Another trouble-free launch for Russian QueerFest

Opening reception for QueerFest 2017. (Photo courtesy of Coming Out)
Opening reception for QueerFest 2017. (Photo courtesy of Coming Out)

LGBT rights activists celebrated as the annual QueerFest festival in St. Petersburg got under way without harassment.

In fact, police repeatedly contacted the festival’s organizers to make sure there would be no trouble.

The festival runs from Sept. 14 to Sept. 24.

The Russian LGBT rights group Coming Out reported:

Scene at QueerFest 2017. (Photo courtesy of Coming Out)
Scene at QueerFest 2017. (Photo courtesy of Coming Out)

The ninth Russian pride festival QueerFest opened on a high note as 200 guests were greeted by the festival’s long time partners and supporters, representatives of diplomatic missions in St. Petersburg, activists, curators, and the organizers.

Present were also representatives of the office of the St. Petersburg ombudsman for human rights and members of civil society organizations and art institutes.

Guests enjoyed the photo exhibition “Where Love Is Illegal” by Robin Hammond, mingled, shared impressions, and danced.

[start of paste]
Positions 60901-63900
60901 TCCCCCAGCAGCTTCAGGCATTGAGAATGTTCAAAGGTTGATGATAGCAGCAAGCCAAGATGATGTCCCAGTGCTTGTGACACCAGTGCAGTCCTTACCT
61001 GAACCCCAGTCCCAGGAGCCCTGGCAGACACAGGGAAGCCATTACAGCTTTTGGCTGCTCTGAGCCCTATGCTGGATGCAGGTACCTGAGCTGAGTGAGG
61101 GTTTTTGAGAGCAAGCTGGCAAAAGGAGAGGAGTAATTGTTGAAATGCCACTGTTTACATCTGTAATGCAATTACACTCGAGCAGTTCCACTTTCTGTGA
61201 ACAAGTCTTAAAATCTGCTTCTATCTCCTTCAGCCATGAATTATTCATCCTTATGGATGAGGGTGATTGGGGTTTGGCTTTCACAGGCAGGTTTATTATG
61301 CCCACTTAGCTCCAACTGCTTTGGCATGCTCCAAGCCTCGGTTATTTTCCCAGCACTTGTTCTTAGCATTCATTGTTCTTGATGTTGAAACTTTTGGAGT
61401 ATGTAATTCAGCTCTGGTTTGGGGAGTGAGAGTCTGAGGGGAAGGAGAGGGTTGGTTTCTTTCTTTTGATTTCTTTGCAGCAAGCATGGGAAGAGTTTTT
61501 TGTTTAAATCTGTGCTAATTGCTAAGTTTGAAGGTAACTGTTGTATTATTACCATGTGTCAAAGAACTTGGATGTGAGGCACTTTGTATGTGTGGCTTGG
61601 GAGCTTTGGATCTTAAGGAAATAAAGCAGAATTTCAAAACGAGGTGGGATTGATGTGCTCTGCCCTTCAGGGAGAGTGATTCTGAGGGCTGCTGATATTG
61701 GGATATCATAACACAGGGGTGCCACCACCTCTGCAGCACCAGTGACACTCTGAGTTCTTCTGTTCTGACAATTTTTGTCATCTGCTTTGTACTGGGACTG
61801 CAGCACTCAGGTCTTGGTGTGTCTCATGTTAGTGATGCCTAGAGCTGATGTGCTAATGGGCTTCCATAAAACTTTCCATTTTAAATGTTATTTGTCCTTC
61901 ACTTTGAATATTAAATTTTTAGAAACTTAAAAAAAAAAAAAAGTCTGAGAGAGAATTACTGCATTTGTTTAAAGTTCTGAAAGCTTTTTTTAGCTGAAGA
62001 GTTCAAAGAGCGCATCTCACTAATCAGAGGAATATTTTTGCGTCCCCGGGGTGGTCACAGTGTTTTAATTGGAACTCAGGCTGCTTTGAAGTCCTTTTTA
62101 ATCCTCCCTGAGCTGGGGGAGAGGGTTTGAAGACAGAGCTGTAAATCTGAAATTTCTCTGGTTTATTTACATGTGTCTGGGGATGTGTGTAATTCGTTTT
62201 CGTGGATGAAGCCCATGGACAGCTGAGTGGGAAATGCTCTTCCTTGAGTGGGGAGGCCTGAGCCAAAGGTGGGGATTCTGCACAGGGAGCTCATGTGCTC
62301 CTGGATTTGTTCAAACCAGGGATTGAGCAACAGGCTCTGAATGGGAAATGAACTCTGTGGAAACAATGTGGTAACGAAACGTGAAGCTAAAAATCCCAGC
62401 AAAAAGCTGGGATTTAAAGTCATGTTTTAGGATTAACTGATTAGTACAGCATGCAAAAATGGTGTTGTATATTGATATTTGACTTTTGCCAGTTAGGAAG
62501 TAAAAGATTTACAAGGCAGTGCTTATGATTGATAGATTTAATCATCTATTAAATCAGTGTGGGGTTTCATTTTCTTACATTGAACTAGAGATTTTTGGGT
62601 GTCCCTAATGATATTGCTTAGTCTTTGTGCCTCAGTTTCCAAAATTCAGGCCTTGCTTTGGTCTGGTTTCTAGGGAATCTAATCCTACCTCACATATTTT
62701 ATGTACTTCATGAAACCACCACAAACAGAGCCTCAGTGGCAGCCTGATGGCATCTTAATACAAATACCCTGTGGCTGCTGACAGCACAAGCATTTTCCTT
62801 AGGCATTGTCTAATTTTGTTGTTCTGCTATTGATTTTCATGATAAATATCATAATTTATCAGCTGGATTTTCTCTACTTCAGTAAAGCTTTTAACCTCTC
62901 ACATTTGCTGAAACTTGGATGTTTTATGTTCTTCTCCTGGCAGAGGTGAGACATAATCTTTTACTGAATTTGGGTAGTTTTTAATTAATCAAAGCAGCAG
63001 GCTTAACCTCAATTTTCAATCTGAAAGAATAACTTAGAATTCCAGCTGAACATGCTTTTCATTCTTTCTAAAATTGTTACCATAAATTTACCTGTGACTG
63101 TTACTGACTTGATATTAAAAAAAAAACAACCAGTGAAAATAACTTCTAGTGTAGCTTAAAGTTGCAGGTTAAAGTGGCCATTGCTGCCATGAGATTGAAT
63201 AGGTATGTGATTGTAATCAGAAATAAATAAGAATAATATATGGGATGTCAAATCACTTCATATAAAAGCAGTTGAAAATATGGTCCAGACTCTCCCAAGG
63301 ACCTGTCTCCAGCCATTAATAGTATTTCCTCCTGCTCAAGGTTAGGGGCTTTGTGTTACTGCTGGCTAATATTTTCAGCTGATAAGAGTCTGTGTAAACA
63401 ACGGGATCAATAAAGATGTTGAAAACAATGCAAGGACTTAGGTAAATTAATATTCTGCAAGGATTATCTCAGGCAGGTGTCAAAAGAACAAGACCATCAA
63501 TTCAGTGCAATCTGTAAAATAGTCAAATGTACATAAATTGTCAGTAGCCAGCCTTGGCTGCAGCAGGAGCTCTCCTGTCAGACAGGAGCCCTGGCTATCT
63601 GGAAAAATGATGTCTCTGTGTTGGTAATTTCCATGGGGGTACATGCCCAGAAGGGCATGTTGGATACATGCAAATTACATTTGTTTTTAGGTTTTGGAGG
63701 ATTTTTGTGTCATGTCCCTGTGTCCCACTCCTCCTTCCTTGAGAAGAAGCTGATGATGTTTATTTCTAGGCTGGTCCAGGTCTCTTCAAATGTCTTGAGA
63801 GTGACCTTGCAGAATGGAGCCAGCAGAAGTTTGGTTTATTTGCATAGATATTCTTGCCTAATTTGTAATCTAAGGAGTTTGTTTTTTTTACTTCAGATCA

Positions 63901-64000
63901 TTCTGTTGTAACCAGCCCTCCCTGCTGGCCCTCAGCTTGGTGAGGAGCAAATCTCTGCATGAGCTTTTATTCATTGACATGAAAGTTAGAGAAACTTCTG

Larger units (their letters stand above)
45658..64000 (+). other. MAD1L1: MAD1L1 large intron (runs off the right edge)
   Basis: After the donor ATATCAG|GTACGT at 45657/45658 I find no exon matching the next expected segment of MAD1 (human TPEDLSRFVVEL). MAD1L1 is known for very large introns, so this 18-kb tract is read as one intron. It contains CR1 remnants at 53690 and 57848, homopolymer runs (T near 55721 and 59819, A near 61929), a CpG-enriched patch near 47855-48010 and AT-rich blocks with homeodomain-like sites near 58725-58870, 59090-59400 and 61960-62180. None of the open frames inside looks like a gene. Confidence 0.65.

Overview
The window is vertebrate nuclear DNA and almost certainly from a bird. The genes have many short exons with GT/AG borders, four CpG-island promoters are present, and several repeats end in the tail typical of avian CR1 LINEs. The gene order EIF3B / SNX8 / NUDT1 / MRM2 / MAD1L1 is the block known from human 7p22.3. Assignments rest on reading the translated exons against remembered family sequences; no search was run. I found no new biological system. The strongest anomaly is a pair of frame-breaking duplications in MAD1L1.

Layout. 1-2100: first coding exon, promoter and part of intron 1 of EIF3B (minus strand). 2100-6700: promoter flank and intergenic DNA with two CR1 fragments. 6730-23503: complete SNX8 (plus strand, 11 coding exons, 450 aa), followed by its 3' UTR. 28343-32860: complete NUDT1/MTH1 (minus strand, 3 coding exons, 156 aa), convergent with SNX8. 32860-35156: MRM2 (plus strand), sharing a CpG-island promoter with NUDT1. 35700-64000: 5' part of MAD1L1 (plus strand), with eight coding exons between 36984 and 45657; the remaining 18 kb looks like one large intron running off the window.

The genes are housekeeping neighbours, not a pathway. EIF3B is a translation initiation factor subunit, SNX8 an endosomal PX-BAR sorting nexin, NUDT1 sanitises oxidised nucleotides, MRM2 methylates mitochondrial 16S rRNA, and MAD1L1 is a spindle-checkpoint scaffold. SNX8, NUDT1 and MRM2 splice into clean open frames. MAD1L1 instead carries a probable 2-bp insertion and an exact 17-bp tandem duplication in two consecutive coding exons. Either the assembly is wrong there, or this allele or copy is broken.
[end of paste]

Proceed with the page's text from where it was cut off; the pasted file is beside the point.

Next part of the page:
The festival is taking place in a beautiful and spacious art space, and the exhibition is open to hundreds of visitors every week.

For the second year in a row, QueerFest’s opening reception met with no impediments: no provocations, harassment by homophobes, or bomb threats. Far from attempting to interfere by pressuring the venues, the police contacted the organizers three times prior to the festival to discuss how best to provide safety.

This feeling of safety, whether destined to be temporary or long-lived, provides LGBT people with a boost of interest and confidence, with this year’s festival receiving more attention than the previous.

“Lack of trouble has the effect of attracting large numbers of visitors: people who are far from activism, who are not ready to risk their physical or emotional safety, or who are just apprehensive to be open in a public venue,” says Polina Andrianova, leader of the LGBT group Coming Out. “Partners from the wider society, such as venues, professionals, artists, are more willing to collaborate. We are looking forward to reaching new audiences.”

More information about QueerFest (in Russian) is available on Facebook.

Related articles:

Written by Colin Stewart

Colin Stewart is a 45-year journalism veteran living in Southern California. He is the president of the St. Paul’s Foundation for International Reconciliation, which supports LGBTQ+ rights advocacy journalism, and editor/publisher of Erasing 76 Crimes. Contact him at [email protected]


Leave a Reply

Leave a Reply

Your email address will not be published. Required fields are marked *

Tanzanian AIDS event disrupted by arrest of 20 'gay' suspects

Logo of the Malawi Human Rights Commission

News in brief: Challenges in health, work, courts